the anti-social network

Popular Girl: Cree Cicchino


Aug 20, 2020

Between the second season premiere of Mr. Iglesias, her new Netflix film ‘The Sleepover’, and spending her days educating her audiences through her platform on the #BLMMovement, Cree Cicchino owns this summer.

Cree opened up to Popular TV about her new role, civic engagement, what she’s looking forward post high school, and what Latinx stories she’d love to see told.


1. Tell us about your role as Mim in “The Sleepover”!
Mim is the witty, stressed, and fabulous best friend of Clancy, who reluctantly (but very loyally) followers her on a wild adventure to discover the truth about Clancy’s mom and her mysterious hidden past. She was an absolute party to play.


2. Can you give us three “spoilers with no context” for ‘The Sleepover”?
Beret, Christmas Lights, Laser Pen


3. How much do you relate or see yourself in Marisol Fuentes of Mr. Iglesias?
There are definitely some similarities between Marisol and I. We both really value education and learning, are fairly ambitious, and enjoy a good debate should the occasion arise. I can confidently say, though, that she is much cooler than I am. I really look up to her in a lot of ways.


4. Congrats on being a part of the 2020 class! What is something you’re looking forward to now that school is over? One thing you’ll miss?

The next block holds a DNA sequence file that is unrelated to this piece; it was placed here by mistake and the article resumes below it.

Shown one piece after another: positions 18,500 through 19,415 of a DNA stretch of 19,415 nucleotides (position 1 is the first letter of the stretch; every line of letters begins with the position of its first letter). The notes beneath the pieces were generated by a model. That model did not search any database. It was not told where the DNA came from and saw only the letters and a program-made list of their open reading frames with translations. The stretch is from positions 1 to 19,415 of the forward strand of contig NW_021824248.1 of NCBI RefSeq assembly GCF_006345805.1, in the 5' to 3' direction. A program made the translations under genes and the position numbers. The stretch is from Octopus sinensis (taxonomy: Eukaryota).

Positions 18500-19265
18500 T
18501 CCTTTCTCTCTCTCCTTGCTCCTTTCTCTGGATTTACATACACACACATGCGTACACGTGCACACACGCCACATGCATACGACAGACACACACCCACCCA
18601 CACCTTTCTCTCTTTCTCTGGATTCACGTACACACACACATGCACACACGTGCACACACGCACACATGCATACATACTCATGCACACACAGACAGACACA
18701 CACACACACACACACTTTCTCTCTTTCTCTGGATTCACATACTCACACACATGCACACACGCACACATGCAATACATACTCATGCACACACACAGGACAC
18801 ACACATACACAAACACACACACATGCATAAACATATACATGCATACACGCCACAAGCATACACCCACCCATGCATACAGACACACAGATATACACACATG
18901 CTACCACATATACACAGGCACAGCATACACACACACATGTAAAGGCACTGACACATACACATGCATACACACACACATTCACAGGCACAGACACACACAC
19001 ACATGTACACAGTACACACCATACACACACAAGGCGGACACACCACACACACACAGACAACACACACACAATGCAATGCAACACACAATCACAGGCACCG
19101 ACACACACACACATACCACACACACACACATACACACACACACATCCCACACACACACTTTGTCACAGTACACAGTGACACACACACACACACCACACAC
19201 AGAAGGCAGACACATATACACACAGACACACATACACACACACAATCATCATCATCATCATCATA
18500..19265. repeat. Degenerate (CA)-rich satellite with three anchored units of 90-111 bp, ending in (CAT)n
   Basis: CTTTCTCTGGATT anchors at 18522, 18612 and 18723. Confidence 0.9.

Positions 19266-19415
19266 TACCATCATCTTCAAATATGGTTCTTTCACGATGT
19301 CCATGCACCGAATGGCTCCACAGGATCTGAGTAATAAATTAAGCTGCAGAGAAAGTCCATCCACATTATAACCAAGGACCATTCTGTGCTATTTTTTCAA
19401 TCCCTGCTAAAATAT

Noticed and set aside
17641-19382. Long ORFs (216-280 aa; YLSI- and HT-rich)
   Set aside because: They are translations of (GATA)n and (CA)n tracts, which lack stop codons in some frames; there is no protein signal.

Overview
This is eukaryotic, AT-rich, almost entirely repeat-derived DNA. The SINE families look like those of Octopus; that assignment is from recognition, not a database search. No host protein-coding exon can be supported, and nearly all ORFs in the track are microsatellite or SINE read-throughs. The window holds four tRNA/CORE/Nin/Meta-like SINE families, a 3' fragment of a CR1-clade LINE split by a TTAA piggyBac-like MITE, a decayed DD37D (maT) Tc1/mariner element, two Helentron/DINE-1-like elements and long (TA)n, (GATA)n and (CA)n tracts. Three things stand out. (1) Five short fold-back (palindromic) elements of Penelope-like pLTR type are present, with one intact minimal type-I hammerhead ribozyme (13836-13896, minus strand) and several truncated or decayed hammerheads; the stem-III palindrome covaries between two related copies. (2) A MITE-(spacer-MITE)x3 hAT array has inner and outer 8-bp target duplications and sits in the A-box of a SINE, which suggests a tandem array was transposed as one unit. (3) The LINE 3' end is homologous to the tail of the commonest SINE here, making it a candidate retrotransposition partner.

Thank you! Now that school is over I’m looking forward to a little bit more freedom and time on set. A good portion of my day on all my jobs has always gone to on-set schooling; so it’ll be nice to not have to switch from set Cree to school Cree throughout the work day. I am however, a real teacher’s pet and someone who always loved being a student, so I’m going to miss everything else. Especially being assigned novels to read and write about. I loved every book I read throughout school.


5. Best memory from filming Game Shakers?
I keep a very tight, small circle of close friends, almost all of whom I met during my time on Game Shakers. Meeting them are definitely my favorite memories from that era.


6. What was the last thing you watched, bought, and listened to?

Watched: Disclosure on Netflix

Bought: A bright red lipstick from The Lip Bar

Listened to: Hozier- “From Eden”


7. Being from Queens, what was the transition like when you moved to LA? Do you consider yourself an east or west coaster now?